Calf rearer operates closed farm system
Bay of Plenty dairy farmer Darryl Jensen rears calves and views on-farm biosecurity as a necessity. For effective traceability and disease management he operates a ‘closed farm system’ along with a beef farmer and grazier
What is your farm set-up?
I’ve got around 320 crossbreds on 116 hectares. I rear my surplus calves- sired by Hereford and Simmental bulls. When these calves are 100kgs they’re sent off to a nearby beef farmer who also grazes my dairy heifer replacements. The current calves are due to go in November for fattening. After two years, the beef farmer sends them back as in-calf dairy heifers and they join my milking herd.
How many NAIT locations do you have?
Just my farm at Te Puke. I used to have a run-off block, but nowadays it’s easier to manage the one location.
Who manages your NAIT obligations?
I prefer to do it after my experience of delegating to others. While many dairy farmers are using apps on smartphones, we still have a ‘calving notebook’ for recording the animal’s tag, the day and month and year it was born. This means staff and I know which herd and cow the calf came from. Running a dairy farm, this is part and parcel for livestock management, and it builds lifetime traceability for our on-farm animal records.
How do you register your animals in NAIT?
After they’re born, I register them in CRV Ambreed first and then I’ll follow up and register them in the NAIT system. This has been a point of frustration for dairy farmers, as it is essentially duplication having to transfer your animal information into NAIT and Ambreed. It’s bloody important you check the information is the same in both systems and that any future movements are captured in NAIT, as this has implications for not just the accuracy of the NAIT system, but also our national biosecurity.
On-farm biosecurity is a big focus then?
Absolutely. My business mantra is ‘make your farm your fortress’. The beef farmer and grazier that I trade animals with have the same philosophy and we essentially operate a closed farm system. This reduces the risk of disease spread as all animals coming on and off-farm can be identified and accounted for. I’m due to introduce Simmental bulls on-farm in September and I’ve used the same breeder from Cornwall Park in Auckland, for about 10 years. For me, it’s up to the farmer to be diligent about who they are dealing with, it might mean a regular, quick phone call or text, that builds mutual trust.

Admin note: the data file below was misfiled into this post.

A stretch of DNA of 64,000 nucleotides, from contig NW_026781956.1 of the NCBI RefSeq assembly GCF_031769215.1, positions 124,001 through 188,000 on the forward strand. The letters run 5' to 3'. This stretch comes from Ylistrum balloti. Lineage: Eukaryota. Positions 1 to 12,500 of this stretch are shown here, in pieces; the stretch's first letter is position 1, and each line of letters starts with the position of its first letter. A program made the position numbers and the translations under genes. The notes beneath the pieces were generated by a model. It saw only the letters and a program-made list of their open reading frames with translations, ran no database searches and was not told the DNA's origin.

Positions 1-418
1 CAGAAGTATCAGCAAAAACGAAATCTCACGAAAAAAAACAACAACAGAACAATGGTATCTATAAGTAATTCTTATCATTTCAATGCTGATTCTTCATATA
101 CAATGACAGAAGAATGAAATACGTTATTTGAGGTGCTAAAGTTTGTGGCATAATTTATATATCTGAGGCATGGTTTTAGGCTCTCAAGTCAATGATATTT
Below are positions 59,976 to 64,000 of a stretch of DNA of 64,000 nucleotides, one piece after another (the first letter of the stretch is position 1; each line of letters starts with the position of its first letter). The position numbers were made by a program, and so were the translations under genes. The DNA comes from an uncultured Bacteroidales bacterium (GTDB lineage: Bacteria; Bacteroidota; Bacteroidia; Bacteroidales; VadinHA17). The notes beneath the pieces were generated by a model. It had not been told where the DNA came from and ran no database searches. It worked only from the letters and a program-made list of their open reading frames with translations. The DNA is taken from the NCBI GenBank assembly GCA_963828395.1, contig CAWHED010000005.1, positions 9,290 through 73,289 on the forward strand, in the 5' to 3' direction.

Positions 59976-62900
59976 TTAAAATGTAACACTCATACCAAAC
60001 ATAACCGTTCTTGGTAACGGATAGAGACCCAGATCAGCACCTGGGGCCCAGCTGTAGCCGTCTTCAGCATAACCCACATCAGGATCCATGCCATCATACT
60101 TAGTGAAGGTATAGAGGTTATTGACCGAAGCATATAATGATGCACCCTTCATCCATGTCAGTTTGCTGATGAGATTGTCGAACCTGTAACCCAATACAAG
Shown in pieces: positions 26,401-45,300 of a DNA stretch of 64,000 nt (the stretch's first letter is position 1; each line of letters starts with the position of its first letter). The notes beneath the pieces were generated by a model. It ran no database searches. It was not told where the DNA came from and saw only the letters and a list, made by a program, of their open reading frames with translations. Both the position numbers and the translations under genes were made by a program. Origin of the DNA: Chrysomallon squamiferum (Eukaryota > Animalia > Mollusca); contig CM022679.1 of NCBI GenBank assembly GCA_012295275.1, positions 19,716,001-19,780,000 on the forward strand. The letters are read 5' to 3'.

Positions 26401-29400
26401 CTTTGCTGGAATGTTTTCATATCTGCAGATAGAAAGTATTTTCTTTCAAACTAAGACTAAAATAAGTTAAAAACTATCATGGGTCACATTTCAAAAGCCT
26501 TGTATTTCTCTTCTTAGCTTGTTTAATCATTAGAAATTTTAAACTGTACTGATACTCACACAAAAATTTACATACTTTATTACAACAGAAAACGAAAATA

Any NAIT tips for farmers?
Tag retention can be nuisance sometimes and it’s likely you’ll lose a tag or two. I recommend using secondary visual tags as well as your NAIT tags. While it’s not compulsory and It does cost a bit extra, it does save a lot of hassle in the long-run. I do use a scanner, but the secondary tag is still great for quick visual reference. if you have a difficult animal it is safer too for reading the tag number.
Why should farmers prioritise their NAIT accounts?
I believe M.Bovis (Mycoplasma bovis) has changed how farmers view traceability and disease management. In the past, farmers didn’t have enough information around their NAIT obligations and were not given any reasons why they should bother either. I was one of them too who wasn’t convinced. Now, of course, you can see why it’s important when you’re trying to manage a disease outbreak and reduce the risk of spread. I think it’s been a learning curve for everyone in the industry. We all make mistakes. I got in touch with OSPRI to get my account sorted when I realised my livelihood and our national biosecurity was at stake.